RIM has escaped a $147m fine for patent infringement, after a judge overturned a jury decision that the BlackBerry maker was overstepping IP with its BlackBerry Enterprise Server (BES). The ruling last month found RIM guilty of infringing device management technology patented by Mformation, with a whopping $147.2m penalty deemed appropriate. Happily for RIM's endangered purse, however, a subsequent decision has scrapped that fine.
The judge decided that the evidence submitted by RIM and Mformation "did not support the Jury's finding of patent infringement" and vacated the jury award. Unsurprisingly, RIM is pleased by the ruling, and suggests that it's a triumph of sensible innovation control over patent trolling.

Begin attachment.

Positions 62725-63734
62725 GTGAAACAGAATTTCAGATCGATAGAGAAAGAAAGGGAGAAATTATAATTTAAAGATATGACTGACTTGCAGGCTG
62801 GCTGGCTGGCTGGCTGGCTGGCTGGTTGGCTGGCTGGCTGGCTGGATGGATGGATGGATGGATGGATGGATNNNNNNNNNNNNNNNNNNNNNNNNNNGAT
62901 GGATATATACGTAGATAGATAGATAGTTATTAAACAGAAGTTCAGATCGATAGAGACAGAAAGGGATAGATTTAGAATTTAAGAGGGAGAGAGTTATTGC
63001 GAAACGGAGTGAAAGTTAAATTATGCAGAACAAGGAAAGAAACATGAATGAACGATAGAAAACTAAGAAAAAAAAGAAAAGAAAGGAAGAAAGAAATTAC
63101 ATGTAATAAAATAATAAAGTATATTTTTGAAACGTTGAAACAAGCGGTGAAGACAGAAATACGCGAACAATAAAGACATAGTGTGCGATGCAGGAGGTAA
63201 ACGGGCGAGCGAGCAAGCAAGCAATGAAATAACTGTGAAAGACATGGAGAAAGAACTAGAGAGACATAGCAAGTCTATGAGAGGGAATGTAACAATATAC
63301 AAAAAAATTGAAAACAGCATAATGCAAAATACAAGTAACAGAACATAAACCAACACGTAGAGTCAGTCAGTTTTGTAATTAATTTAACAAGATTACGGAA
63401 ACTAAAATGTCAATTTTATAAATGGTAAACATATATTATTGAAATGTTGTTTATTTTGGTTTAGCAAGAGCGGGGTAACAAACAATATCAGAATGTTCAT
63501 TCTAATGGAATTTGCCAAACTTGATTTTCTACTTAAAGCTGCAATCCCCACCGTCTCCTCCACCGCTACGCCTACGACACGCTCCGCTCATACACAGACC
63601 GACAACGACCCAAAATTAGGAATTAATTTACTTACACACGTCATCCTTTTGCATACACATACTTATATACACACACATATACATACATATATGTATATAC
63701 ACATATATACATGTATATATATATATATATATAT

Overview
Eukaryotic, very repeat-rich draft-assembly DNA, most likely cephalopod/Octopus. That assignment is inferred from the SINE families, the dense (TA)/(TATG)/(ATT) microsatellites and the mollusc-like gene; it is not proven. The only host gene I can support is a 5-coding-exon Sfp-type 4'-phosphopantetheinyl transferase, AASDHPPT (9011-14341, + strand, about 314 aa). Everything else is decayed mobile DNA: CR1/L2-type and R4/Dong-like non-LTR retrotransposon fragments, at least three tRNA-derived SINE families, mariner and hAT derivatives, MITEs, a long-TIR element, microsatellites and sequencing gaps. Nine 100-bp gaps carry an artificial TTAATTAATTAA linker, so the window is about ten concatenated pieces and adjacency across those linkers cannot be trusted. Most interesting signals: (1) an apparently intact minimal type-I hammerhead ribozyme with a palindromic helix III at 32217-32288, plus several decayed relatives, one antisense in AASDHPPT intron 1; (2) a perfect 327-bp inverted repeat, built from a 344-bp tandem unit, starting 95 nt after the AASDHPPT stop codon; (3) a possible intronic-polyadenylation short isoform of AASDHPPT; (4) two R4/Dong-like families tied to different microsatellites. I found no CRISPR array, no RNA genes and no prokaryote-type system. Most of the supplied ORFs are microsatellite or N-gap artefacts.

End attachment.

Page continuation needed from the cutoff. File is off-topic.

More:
"The purpose of the patent system is to encourage innovation, but the system is still too often exploited in pursuit of other goals" Steve Zipperstein, RIM’s Chief Legal Officer, said in a statement today. "Many policy makers have already recognized the need to address this problem and we call on others to join them as this case clearly highlights the significant need for continuing policy reform to help reduce the amount of resources wasted on unwarranted patent litigation."
Mformation has the right to appeal the ruling, though a successful appeal would trigger a new trial rather than a reinstatement of the early damages. The company is yet to comment on the new decision.